In a city that is already having difficulty finding sufficient land for its current housing needs, how are we ever going to find space for 40% more homes, schools, universities, shops, markets, restaurants, hospitals, clinics, sports fields, swimming pools, libraries, police stations, fire stations, sewage treatment plants, cinemas, theatres, pubs and bars, parks, car parks, and all the other things that make up the social infrastructure?  Not to mention the businesses to employ all these extra people.

When we are already running out of landfill space, where are we going to dump 40% more rubbish?  And what will 40% more sewage do to our water quality?  And with China's own needs growing and its pollution worsening, can we be sure that the mainland will continue to be able to supply us with adequate clean water for so many additional people?

Do we have docking space for 40% more ferries, and 40% more ships bringing in the necessities we import?  The questions go on and on.  And these projections don't even take into account the demands created by our expanding number of tourists - 42 million in 2011, and probably even more in 2012.

It should be clear to any sane person who knows Hong Kong that talking about 10 million as a desirable - or even feasible - population figure is utterly crazy.  Yes, we have to meet the needs of an ageing population and we obviously need to import some skills that benefit our economy, but we should be taking advantage of our low birth rate to keep population growth as low as possible.  Indeed, I would argue that Hong Kong's optimum population should be about 5 million - large enough to support the amenities of a modern city but leaving enough space for a civilised quality of life.  If we grow to 10 million, I fear for our future.

Wednesday, February 06, 2013

20/13 Vision

Having commented a couple of days ago on the Singapore government's plan to build housing on golf courses, I now learn from the excellent Big O that Singapore's official "Vision 2030" is "Live better through sports".To promote this in parallel with destroying sports facilities reaches unprecedented heights of absurdity.  It must be a rather short-term vision.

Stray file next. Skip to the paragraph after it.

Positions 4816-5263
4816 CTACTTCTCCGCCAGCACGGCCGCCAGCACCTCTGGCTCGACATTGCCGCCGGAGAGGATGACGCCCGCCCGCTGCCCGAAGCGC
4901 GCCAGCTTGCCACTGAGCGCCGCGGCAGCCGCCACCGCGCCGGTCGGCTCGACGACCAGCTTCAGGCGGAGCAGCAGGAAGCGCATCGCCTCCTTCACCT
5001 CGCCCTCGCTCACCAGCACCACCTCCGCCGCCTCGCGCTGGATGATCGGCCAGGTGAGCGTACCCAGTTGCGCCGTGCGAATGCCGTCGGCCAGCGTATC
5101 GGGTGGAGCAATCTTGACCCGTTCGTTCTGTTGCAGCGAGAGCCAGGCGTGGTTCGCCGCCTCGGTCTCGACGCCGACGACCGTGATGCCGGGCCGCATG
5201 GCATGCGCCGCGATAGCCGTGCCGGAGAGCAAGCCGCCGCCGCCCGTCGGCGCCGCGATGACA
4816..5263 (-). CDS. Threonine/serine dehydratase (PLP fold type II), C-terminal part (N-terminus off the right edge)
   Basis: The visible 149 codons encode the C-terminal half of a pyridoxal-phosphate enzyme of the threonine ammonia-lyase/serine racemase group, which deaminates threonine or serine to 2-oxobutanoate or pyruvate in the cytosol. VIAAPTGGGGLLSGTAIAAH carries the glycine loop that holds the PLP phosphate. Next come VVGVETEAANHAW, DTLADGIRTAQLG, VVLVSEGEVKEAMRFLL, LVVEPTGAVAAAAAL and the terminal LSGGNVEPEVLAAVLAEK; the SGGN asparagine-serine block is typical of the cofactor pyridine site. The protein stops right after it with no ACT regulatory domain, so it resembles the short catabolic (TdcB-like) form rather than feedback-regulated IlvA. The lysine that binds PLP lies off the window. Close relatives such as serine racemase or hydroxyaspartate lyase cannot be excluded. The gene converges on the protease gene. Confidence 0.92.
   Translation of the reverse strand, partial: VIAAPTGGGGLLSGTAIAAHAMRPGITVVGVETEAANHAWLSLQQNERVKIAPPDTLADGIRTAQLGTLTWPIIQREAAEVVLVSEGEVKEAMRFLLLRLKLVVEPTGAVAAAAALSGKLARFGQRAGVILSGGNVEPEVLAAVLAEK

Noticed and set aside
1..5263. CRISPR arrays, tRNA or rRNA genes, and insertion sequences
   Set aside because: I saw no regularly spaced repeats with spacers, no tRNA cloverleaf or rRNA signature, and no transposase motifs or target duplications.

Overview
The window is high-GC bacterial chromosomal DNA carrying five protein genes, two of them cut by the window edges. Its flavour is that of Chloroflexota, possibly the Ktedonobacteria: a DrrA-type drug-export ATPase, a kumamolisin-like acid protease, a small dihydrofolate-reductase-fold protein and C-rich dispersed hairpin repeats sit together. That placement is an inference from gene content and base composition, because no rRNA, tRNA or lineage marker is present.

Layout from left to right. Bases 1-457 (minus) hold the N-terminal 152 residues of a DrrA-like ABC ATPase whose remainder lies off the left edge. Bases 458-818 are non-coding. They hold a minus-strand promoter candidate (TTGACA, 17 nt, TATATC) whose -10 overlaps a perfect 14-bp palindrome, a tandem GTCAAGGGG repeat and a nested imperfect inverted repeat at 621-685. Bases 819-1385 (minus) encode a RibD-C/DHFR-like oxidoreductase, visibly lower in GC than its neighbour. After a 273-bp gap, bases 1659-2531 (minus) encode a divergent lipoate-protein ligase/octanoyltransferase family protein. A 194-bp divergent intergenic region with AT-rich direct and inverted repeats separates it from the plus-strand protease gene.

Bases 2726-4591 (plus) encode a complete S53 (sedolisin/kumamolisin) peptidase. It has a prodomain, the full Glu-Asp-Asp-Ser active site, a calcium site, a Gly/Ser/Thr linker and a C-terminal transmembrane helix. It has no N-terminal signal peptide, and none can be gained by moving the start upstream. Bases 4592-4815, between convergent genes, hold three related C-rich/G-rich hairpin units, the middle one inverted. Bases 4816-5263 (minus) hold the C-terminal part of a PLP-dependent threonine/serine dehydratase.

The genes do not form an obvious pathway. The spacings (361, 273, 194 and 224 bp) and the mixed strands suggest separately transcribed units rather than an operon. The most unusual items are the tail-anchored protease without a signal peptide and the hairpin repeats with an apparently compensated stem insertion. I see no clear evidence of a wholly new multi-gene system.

Still some Singaporeans are already living better - or at least richer - through sports, since the city is alleged to be the base for a major football betting syndicate accused of fixing nearly 700 matches around the world.

Can't read, can't...

I have received 2 spam emails today trying to sell me "Vigara".. They also offer "Levtira" and "Cilais".  I had no idea there were enough impotent dyslexics out there to make up a target market.

Monday, February 04, 2013

Eye con

"I think comedians have a function in society, which is to make fun of our icons."
--Julie Brown

But what is an icon?  Hong Kong's property developers would have you believe it's a new housing estate.  Now whether or not you like Norman Foster's style, some of his designs - the HSBC Building in Hong Kong, the Millennium Bridge in London - can justifiably be called iconic, but I don't think even the most devoted Foster acolyte would count this run-of-the-drawing-board residential development among them.  It's doubtful that Foster even saw it - he probably delegated it to one of the anonymous junior "+ Partners" (is a plus sign more trendy than spelling out "and" or using an ampersand?)

The sad fact is that the word iconic - like awesome - has been so overused and trivialised that it has become essentially meaningless.

Saturday, February 02, 2013

New motto for Singapore

From today's South China Morning Post:

The Lion City wants to increase its population by 30 per cent over the next 17 years to sustain economic growth and counter the problems of an ageing society, according to a white paper released...

Clean, grey and boring?

Friday, February 01, 2013

Have a heart

Porn star Ron Jeremy is in hospital with heart trouble.  Funny - that's not the organ most of us expected he would wear out first.